September 30, 2021 | Harvard Kennedy School's Journal of Middle Eastern Politics and Society

Spectacles of Tolerance: The Precarity of Turkey’s Religious Minorities in the Era of Neo-Ottoman Delusions

September 30, 2021 | Harvard Kennedy School's Journal of Middle Eastern Politics and Society

Spectacles of Tolerance: The Precarity of Turkey’s Religious Minorities in the Era of Neo-Ottoman Delusions

Excerpt

Turkey watchers continue to debate whether neo-Ottomanism, an ideological proclivity to exalt and revive an imagined Ottoman past and its traditions of religio-political authority and domination, accurately describes Turkish President Recep Tayyip Erdoğan’s increasingly belligerent foreign and security policy.1 While some analysts have offered pan-Islamism as a more accurate designation,2 others describe Turkey’s policy simply as an “assertive” one that reflects the realities of Ankara’s shifting interests and outlook in an era of great-power competition.3

On the domestic front, however, it should not be controversial to claim that neo-Ottomanism has informed Erdogan’s policies. This much is clear from his government’s frequent references to Ottoman grandeur and its praise of Ottoman sultans and their rule at home, and given Erdogan’s attempts to replicate their manner of ruling over and interacting with subject peoples, especially religious minorities. This phenomenon calls for an examination of the impact of the current Turkish ruling elite’s neo-Ottoman delusions on Turkey’s religious minorities and how these communities cope with the ensuing demands, challenges, and threats.

The defining characteristic of Turkey’s neo-Ottoman domestic policy under Erdoğan has been its Janus-faced nature, which combines benevolence with an iron fist. On the one hand, Ankara embraces policies and discourses that highlight the government’s tolerance of and generosity toward religious minorities, particularly Christians and Jews.4 On the other hand, the government scapegoats minorities for imagined crimes while requiring them to serve as props in organized spectacles of tolerance, whose purpose is to rebut foreign accusations of government-sponsored abuse.5 Instead of enjoying the constitutional rights of true citizens, religious minorities must pay tribute to Erdoğan to ensure his forbearance.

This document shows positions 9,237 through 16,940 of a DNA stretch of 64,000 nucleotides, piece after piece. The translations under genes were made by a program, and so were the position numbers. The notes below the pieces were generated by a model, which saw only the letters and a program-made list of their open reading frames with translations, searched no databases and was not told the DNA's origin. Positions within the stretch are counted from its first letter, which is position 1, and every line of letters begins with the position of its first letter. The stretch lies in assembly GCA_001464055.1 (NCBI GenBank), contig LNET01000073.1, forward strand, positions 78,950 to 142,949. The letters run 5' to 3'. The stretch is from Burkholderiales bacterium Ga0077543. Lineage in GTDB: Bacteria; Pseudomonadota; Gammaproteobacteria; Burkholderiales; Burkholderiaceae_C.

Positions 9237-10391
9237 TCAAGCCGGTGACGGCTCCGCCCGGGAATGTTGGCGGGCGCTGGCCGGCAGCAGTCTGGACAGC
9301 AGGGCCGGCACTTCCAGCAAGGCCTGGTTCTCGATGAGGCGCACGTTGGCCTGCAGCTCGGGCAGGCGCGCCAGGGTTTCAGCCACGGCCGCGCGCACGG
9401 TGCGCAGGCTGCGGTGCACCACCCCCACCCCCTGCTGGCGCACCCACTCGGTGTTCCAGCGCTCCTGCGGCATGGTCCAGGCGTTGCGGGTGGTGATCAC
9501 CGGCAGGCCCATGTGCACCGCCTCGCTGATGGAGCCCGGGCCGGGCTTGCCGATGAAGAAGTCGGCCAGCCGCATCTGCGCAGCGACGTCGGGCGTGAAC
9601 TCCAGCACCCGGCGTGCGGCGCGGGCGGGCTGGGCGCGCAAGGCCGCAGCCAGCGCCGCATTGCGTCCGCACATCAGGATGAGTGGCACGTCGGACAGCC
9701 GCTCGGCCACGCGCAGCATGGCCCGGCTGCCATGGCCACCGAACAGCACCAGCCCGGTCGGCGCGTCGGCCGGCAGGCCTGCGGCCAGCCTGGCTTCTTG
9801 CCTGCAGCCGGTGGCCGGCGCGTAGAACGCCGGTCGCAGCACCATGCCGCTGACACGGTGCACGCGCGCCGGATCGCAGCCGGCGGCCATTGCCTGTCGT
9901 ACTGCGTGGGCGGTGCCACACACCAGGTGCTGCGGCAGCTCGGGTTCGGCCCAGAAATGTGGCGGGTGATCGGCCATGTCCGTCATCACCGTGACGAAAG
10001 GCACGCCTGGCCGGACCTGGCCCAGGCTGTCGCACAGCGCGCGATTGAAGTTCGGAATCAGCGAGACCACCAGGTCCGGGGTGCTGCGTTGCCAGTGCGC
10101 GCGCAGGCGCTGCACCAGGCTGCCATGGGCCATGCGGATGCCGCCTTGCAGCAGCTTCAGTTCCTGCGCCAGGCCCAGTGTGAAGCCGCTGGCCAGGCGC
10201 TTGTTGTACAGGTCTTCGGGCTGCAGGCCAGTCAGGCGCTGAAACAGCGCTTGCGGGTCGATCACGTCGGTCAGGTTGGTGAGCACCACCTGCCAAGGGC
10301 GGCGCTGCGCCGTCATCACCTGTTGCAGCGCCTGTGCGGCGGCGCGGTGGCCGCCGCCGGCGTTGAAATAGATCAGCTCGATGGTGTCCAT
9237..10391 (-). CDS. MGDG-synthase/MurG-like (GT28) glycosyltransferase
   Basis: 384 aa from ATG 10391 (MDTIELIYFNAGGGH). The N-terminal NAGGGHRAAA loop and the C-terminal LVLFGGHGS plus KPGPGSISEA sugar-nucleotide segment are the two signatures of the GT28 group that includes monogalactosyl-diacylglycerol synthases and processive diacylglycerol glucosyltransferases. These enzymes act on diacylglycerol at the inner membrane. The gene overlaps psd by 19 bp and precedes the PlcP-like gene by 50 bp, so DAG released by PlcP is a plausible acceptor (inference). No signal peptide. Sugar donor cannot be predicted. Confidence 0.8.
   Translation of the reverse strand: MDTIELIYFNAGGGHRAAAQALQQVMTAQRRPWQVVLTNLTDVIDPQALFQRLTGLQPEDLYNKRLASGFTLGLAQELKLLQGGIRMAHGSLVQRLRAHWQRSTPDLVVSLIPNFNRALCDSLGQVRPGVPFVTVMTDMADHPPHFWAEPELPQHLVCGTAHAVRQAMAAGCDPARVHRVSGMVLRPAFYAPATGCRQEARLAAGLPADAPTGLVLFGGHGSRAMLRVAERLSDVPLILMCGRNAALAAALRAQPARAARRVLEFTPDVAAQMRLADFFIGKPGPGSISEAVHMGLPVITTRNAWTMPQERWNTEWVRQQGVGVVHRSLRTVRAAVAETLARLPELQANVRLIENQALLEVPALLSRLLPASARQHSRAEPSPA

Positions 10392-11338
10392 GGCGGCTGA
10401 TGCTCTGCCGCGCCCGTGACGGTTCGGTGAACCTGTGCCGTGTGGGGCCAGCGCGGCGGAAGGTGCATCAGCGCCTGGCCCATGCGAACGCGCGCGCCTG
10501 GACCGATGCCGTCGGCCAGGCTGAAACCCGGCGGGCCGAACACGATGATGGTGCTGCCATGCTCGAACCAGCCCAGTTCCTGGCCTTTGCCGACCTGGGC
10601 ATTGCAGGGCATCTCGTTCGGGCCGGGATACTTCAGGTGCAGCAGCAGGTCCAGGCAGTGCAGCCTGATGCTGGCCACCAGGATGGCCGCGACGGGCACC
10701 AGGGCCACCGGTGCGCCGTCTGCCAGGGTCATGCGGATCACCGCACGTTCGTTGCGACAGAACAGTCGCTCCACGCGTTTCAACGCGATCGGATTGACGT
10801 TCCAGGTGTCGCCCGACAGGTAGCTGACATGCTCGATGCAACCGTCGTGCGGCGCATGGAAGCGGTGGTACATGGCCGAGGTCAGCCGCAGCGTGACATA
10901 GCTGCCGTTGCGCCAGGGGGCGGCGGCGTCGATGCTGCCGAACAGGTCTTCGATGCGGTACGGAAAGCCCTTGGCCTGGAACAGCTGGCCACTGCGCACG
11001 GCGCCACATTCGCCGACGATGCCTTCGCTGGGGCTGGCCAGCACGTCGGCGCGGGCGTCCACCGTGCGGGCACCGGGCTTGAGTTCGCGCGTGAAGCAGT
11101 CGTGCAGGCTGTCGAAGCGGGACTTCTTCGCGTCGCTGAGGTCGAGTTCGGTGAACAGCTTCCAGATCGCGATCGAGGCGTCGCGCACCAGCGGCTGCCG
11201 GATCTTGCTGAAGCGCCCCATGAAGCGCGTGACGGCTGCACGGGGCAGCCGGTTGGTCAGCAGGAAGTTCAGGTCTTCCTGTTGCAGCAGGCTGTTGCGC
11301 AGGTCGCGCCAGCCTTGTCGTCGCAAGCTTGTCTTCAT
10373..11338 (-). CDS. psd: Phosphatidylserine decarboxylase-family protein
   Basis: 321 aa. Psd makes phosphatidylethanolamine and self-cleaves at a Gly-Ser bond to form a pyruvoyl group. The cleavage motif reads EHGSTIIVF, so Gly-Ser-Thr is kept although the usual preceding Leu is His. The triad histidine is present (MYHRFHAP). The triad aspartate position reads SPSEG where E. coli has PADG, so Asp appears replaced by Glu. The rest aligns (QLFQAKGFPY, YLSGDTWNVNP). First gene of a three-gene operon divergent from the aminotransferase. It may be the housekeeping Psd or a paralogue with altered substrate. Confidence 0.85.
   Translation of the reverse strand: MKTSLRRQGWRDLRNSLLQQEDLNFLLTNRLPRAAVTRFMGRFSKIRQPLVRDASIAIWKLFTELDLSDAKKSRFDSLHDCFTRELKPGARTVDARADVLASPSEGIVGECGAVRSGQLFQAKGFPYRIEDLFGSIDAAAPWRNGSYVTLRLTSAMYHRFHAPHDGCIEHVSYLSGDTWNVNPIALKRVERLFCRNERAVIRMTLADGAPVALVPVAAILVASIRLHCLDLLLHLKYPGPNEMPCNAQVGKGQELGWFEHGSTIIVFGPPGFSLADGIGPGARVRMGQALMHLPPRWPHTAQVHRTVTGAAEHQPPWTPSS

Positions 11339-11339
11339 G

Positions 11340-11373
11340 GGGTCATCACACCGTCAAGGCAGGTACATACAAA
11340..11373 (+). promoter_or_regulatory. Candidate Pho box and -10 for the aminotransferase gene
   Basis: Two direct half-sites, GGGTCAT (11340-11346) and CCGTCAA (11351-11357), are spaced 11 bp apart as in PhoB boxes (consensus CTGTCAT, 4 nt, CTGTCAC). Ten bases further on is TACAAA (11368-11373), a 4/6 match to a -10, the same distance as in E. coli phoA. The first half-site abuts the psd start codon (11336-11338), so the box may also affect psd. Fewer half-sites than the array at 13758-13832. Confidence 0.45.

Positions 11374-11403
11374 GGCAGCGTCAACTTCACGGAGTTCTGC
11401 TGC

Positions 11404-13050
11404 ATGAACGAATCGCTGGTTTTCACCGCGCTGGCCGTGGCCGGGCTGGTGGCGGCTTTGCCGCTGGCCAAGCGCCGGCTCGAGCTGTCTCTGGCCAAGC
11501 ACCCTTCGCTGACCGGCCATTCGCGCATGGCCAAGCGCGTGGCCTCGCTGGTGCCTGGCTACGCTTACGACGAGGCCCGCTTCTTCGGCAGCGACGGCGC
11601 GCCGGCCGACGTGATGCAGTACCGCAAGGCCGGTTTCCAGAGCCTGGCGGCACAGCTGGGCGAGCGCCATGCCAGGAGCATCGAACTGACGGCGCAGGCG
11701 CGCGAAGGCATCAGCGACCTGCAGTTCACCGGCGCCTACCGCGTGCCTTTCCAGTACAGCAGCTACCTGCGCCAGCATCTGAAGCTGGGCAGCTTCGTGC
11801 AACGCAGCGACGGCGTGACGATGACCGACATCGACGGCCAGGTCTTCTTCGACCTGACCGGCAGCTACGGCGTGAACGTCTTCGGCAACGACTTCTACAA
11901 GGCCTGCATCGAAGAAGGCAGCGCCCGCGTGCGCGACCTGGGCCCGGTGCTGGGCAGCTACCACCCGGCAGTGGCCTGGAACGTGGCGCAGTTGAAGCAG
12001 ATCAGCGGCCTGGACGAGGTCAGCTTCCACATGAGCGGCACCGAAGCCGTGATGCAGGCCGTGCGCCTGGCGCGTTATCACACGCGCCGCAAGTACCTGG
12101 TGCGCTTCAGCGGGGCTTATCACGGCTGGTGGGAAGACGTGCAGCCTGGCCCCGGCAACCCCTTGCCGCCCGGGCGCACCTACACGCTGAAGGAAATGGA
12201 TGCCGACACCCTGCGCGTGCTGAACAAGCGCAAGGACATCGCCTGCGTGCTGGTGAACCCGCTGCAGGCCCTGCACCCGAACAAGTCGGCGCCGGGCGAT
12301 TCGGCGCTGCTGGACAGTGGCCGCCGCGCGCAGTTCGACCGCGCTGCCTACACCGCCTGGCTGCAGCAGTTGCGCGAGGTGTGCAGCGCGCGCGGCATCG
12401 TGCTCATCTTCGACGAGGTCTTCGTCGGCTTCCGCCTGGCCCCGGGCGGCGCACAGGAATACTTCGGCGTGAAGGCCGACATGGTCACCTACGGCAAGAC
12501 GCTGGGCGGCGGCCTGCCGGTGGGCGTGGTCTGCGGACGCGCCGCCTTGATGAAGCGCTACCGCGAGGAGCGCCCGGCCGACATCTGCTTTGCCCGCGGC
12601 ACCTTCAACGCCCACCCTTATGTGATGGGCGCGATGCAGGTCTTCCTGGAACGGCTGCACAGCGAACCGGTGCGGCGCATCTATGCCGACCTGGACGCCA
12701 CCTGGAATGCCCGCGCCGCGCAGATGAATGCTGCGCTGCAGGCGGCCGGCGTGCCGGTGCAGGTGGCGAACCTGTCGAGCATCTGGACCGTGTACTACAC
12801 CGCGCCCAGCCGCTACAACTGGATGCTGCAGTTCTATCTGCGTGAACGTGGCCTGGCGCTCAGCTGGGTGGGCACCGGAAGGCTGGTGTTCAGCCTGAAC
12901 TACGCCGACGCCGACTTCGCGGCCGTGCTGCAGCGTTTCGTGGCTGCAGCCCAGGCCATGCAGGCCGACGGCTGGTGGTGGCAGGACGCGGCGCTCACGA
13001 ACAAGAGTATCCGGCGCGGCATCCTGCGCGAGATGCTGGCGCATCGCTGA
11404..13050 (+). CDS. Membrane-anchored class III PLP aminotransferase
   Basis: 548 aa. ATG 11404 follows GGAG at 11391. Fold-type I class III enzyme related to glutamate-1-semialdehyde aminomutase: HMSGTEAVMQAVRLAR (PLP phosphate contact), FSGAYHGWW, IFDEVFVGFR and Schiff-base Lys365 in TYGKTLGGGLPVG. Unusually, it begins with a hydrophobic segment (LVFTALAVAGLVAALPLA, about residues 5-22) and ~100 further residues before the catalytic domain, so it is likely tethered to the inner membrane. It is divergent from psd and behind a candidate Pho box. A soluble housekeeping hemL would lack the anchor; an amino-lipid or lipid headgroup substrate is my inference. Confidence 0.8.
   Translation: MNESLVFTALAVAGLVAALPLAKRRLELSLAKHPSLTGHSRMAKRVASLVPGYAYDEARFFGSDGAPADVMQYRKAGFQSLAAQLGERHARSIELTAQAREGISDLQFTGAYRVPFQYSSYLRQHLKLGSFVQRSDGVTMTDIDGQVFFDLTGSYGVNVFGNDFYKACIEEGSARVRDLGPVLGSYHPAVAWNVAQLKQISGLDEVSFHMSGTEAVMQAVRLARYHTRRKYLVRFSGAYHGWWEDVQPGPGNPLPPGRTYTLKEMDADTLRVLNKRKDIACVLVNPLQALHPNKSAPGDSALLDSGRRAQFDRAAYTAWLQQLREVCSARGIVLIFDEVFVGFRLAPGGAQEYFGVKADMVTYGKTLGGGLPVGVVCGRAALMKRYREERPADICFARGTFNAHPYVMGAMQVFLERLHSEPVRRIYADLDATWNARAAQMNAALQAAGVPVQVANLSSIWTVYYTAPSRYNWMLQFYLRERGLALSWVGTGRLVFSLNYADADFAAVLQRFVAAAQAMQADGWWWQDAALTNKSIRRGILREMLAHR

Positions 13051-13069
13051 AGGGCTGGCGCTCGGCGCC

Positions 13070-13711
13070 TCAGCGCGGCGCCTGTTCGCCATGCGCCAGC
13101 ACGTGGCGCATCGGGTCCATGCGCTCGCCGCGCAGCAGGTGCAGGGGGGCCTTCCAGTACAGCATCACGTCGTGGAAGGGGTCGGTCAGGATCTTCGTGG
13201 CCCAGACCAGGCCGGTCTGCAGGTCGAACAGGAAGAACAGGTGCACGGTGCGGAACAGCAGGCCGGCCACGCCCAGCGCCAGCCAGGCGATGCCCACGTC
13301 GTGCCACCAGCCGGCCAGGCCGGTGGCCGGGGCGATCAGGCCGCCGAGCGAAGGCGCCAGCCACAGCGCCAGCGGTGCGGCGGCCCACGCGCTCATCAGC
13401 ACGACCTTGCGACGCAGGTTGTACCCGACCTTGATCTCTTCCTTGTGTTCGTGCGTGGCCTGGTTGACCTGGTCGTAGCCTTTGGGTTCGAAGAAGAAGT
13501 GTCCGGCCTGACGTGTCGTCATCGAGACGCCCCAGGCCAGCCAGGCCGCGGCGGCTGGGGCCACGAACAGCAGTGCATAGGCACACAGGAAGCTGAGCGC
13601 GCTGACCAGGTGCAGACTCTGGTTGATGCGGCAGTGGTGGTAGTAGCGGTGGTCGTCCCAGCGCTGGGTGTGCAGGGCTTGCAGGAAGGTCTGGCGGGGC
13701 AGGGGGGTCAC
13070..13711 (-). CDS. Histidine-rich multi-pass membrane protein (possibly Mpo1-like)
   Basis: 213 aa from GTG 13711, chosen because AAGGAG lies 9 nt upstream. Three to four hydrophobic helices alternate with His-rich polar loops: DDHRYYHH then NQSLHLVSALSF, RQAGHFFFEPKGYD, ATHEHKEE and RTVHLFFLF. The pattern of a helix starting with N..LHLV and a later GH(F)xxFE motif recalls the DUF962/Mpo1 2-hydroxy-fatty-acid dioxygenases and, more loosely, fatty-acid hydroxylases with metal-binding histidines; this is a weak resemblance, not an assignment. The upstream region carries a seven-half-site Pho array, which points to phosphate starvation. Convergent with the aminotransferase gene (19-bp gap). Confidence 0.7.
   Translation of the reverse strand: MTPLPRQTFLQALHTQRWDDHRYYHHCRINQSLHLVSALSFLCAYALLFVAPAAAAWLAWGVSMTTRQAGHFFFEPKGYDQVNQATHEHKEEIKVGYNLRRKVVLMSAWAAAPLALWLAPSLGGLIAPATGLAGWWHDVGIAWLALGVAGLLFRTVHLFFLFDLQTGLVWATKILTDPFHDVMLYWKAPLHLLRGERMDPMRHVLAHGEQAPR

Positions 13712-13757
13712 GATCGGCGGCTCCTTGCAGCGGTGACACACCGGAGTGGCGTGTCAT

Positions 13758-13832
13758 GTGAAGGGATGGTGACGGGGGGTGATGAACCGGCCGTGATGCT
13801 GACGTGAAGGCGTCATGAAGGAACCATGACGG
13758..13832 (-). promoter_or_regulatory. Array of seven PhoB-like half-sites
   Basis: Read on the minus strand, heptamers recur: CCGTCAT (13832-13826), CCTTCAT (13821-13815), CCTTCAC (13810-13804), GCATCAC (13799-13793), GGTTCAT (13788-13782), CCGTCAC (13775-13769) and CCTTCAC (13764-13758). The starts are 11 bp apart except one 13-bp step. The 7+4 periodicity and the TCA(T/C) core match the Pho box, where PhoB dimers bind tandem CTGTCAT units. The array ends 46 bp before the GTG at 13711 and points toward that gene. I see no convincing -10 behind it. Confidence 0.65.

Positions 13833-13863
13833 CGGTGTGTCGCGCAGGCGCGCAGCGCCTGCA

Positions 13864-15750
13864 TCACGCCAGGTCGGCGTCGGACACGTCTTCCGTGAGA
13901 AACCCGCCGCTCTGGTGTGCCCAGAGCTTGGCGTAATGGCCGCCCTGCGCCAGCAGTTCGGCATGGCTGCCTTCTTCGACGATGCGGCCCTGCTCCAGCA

Aykan Erdemir is a former member of the Turkish parliament and senior director of the Turkey Program at the Foundation for Defense of Democracies (FDD). Follow Aykan on Twitter @aykan_erdemir. FDD is a Washington, DC-based, nonpartisan research institute focusing on national security and foreign policy.

  1. Marwa Maziad and Jake Sotiriadis, “Turkey’s Dangerous New Exports: Pan-Islamist, Neo-Ottoman Visions and Regional Instability,” Middle East Institute, 21 April 2020, https://www. mei.edu/publications/turkeys-dangerous-new-exports-pan-islamist-neo-ottoman-visions-and-regional; Nicholas Danforth, “The Nonsense of ‘neo-Ottomanism’”, 29 May 2020, War on the Rocks, https://warontherocks.com/2020/05/the-nonsense-of-neo-ottomanism/, Axel Corlu, “Erdogan’s micro-imperialism could prove disastrous for Turkey and its neighbours” Ahval, 11 February 2020, https://ahvalnews.com/turkey-foreign-policy/erdogans-micro-imperialism-could-prove-disastrous-turkey-and-its-neighbours
  2. Behlul Ozkan, “Turkey’s Imperial Fantasy,” The New York Times, 28 August 2014, https://www.nytimes. com/2014/08/29/opinion/ahmet-davutoglu-and-turkeys-imperial-fantasy.html; Behlul Ozkan, “Turkey, Davutoglu and the Idea of Pan-Islamism,” Survival: Global Politics and Strategy, 56:4, 119-140, 2014, DOI: 10.1080/00396338.2014.941570
  3. Asli Aydintasbas, “Turkey Will Not Return to the Western Fold: Ankara’s Assertive Foreign Policy Is Here to Stay,” Foreign Affairs, 19 May 2021, https://www.foreignaffairs.com/ articles/turkey/2021-05-19/turkey-will-not-return-western-fold; Sinan Ülgen, “A Weak Economy Won’t Stop Turkey’s Activist Foreign Policy,” Carnegie Europe, 6 October 2020, https://carnegieeurope.eu/2020/10/06/weak-economy-won-t-stop-turkey-sactivist-foreign-policy-pub-82935
  4. Given the stormy relations between the Ottoman ruling elite and various Alevi groups, especially since the 16th century, the Erdogan government’s treatment of Alevis differs significantly from his treatment of other religious minorities, and therefore, would require a separate assessment beyond the scope of this piece. See Aykan Erdemir, “The Limits of Erdoğan’s ‘Nation,” The Begin-Sadat Center for Strategic Studies, Perspectives Papers No. 724, Bar-Ilan University, 25 January 2018. https://besacenter.org/ turkey-erdogan-nationalism/
  5. For an in-depth analysis, see Aykan Erdemir, “Scapegoats of Wrath, Subjects of Benevolence: Turkey’s Minorities Under Erdoğan” Current Trends in Islamist Ideology Vol.24, 5-23, 19 April 2019, https://www.hudson.org/research/14970-scapegoats-of-wrath-subjects-of-benevolence-turkey-s-minorities-under-erdo-an
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